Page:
I believe in God. I trust him. I look at my life and I choose to see His hand in it. I feel He is guiding me and I trust where He is trying to take me. I see Him everywhere.

I believe in Jesus Christ. I am a broken soul and the only complete thing about me is my dependence on Him. I love Him. I trust that His sacrifice was real and necessary. I feel His grace touch and heal me. I trust Him.

But amazingly, I feel He trusts me too and this leaves me awed.

I have been trusted with a faithful and kind husband with whom I can love and grow. I have been trusted with three unique souls and charged to love them (I do) and teach them (I give my best). I have been trusted with a band of sweet 6-year-olds in my congregation and charged to love them (I do) and teach them (I give my best).

What a humble honor it is for such an imperfect person to be given such sacred responsibilities. I am touched that I am trusted.

That trust has given me spiritual confidence. The confidence to know what God wants for me and to feel His love. The confidence to raise my children in the ways that they need to be raised even after I walked away from a group of Mormon women and overheard them say as I departed, "Yeah, can you believe some LDS families do that?" The confidence to run a marathon on a Sunday and feel God's approval and to see that He had a plan for me all along in the experience. The confidence to take the words of my leaders and apply the power of discernment to them: This is my Word for you, He tells me; or other times, These are the words of a loving and well-intentioned man, take them into your heart as such.

These are the blessings of being loved and trusted. I have every reason to reciprocate and I do it with the whole of my heart.

(1) This is bad history. I'm a bad historian.
(2) Like seriously. Bad history.

Friday, February 28, 2014

I am going to write a bunch of posts about my spiritual life. (1) They are going to be personal. (2) They will represent where I have been and where I am now. In a year, I will be in a completely different place. Or at least I hope to be.

Line upon line, right?

It's probably necessary for you to know that I have struggled with my religion. (3) About five years ago I was called to teach the Doctrine & Covenants in my congregation's Sunday School class.

Feeling overwhelmed by the task and more than a little inadequate I thought... I should read some history of my church to prepare!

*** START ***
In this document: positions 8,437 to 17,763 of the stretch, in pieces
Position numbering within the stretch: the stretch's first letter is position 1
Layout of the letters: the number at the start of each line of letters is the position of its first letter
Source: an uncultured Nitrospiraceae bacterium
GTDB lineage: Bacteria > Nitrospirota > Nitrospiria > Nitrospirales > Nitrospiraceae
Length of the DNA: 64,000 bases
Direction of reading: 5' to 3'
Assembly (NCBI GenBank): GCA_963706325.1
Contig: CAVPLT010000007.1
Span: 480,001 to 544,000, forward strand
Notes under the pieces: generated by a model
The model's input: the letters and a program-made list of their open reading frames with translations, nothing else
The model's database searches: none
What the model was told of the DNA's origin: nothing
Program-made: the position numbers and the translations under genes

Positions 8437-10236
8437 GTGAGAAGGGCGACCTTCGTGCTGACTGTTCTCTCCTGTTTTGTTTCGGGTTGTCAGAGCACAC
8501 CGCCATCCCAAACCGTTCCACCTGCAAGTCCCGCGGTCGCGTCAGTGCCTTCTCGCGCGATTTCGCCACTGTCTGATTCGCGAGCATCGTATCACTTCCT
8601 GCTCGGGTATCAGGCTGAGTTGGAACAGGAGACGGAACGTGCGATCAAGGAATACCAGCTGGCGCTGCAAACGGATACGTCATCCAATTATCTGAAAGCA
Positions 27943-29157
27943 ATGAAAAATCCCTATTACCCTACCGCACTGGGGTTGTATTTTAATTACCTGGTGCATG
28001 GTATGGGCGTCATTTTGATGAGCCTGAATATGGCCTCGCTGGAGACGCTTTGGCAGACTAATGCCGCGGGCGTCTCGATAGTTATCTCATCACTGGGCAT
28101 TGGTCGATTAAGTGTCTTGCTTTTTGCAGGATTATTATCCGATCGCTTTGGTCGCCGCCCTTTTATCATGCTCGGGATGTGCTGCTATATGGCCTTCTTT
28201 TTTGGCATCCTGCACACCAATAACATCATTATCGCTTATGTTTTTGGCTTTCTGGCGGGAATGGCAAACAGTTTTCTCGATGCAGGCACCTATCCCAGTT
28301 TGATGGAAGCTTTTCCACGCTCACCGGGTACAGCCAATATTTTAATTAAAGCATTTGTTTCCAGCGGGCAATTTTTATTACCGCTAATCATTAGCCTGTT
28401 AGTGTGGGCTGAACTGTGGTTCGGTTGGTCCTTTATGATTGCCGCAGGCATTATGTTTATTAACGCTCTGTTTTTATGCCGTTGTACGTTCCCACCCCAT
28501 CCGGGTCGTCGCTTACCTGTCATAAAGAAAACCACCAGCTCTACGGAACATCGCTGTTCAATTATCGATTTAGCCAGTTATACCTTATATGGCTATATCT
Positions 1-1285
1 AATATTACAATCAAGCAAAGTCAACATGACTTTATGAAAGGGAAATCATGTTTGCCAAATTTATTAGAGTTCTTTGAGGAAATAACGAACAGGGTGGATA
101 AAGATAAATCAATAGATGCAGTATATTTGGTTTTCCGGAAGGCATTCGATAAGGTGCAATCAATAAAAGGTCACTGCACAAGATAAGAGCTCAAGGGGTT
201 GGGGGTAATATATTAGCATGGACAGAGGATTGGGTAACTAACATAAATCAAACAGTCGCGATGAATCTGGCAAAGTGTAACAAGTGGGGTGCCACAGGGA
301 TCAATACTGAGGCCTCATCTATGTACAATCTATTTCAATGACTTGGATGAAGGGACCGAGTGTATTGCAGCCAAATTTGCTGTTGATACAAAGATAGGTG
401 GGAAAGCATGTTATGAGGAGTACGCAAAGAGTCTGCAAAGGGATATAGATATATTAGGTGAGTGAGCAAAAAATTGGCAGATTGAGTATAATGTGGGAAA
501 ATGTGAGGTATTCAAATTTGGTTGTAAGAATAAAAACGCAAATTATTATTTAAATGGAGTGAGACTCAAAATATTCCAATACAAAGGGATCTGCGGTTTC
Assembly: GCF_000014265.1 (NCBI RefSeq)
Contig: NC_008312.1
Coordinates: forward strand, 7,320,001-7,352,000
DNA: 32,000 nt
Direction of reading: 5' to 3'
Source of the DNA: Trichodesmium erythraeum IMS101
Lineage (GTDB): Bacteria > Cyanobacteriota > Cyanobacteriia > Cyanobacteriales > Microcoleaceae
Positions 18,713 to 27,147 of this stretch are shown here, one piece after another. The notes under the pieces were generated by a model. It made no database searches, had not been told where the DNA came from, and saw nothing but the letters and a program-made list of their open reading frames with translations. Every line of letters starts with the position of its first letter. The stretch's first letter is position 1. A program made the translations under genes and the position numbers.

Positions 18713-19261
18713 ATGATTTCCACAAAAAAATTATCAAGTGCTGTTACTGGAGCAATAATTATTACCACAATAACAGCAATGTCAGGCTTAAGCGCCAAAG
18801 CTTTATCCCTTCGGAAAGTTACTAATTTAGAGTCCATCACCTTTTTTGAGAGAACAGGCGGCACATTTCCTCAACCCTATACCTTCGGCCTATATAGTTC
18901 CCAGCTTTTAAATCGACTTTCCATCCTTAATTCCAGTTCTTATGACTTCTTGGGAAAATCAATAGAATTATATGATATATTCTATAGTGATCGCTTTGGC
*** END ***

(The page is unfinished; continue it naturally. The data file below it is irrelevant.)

Lol, as they say. (4)

Five years later, I emphatically shake my fist at you, Church Correlated Materials! Sure we all want a clean history with a simple narrative painting us only in the most flattering light. I get that! (5)

But too often the discrepancies between what actually happened and what I had been taught my whole life felt... deceptive. Sometimes the discrepancy itself was more disconcerting to me than, well, what actually happened. Sometimes.

Other times I straight up struggled with the historical truth. (6)

Sigh.

But in between all the sighs and fist-shaking, I felt an assurance from God that it was important to go through this experience, not only because it's 2014 and I have, well... an internet connection, but also because I have children growing up in 2014 with a, well... internet connection. (7) (8)

My children, I felt the spirit prompt, will need to be guided through our collective historical past to arrive at their individual spiritual futures.

I've talked previously here about my wisdoms (few) and wanderings (many). I think it has been important for me to get down this path ahead of my children, hopefully getting as many wanderings out of the way as possible. (Not likely. But I try.)

One thing that I want to be especially sensitive to as I write about the complexity of reconciling the history of men with the desires of God for us is not triggering a crisis of faith for anyone else.

No matter what, my path is not your path. On the other hand, I may need to reference things that were catalysts for me. I'll try to do so carefully. I'll try to walk a self-imposed line of sensitivity to the people (my friends and family) and the things (the Church) I love.

I hope you'll trust me. And when I am done I promise to get right back to talking about Andy Gibb.(9)

(1) Yawn?
(2) Ugh. Gross.
(3) Gasp!
(4) Do they say this? I do, but who am I? Just an old lady with a laptop and an internet connection.
(5)  High school? I remember nothing.
(6) Often still do.
(7) Google. A blessing and a curse. But it settles a lot of arguments... quickly.
(8) I did not start this journey with an internet search. I chose sources written by devoted,  honest, qualified historians and writers. Of course I knew not to start with the internet. But will our children know this? That will not be their instinct.
(9) I could have saved him.

Thursday, January 30, 2014

Last night I wrote a post about how we are subject to the choices of our parents, for better or for worse.

Today the Universe reminded me that the converse is also true.

Parents are subject to the choices of their children, for better or for worse.

Oy.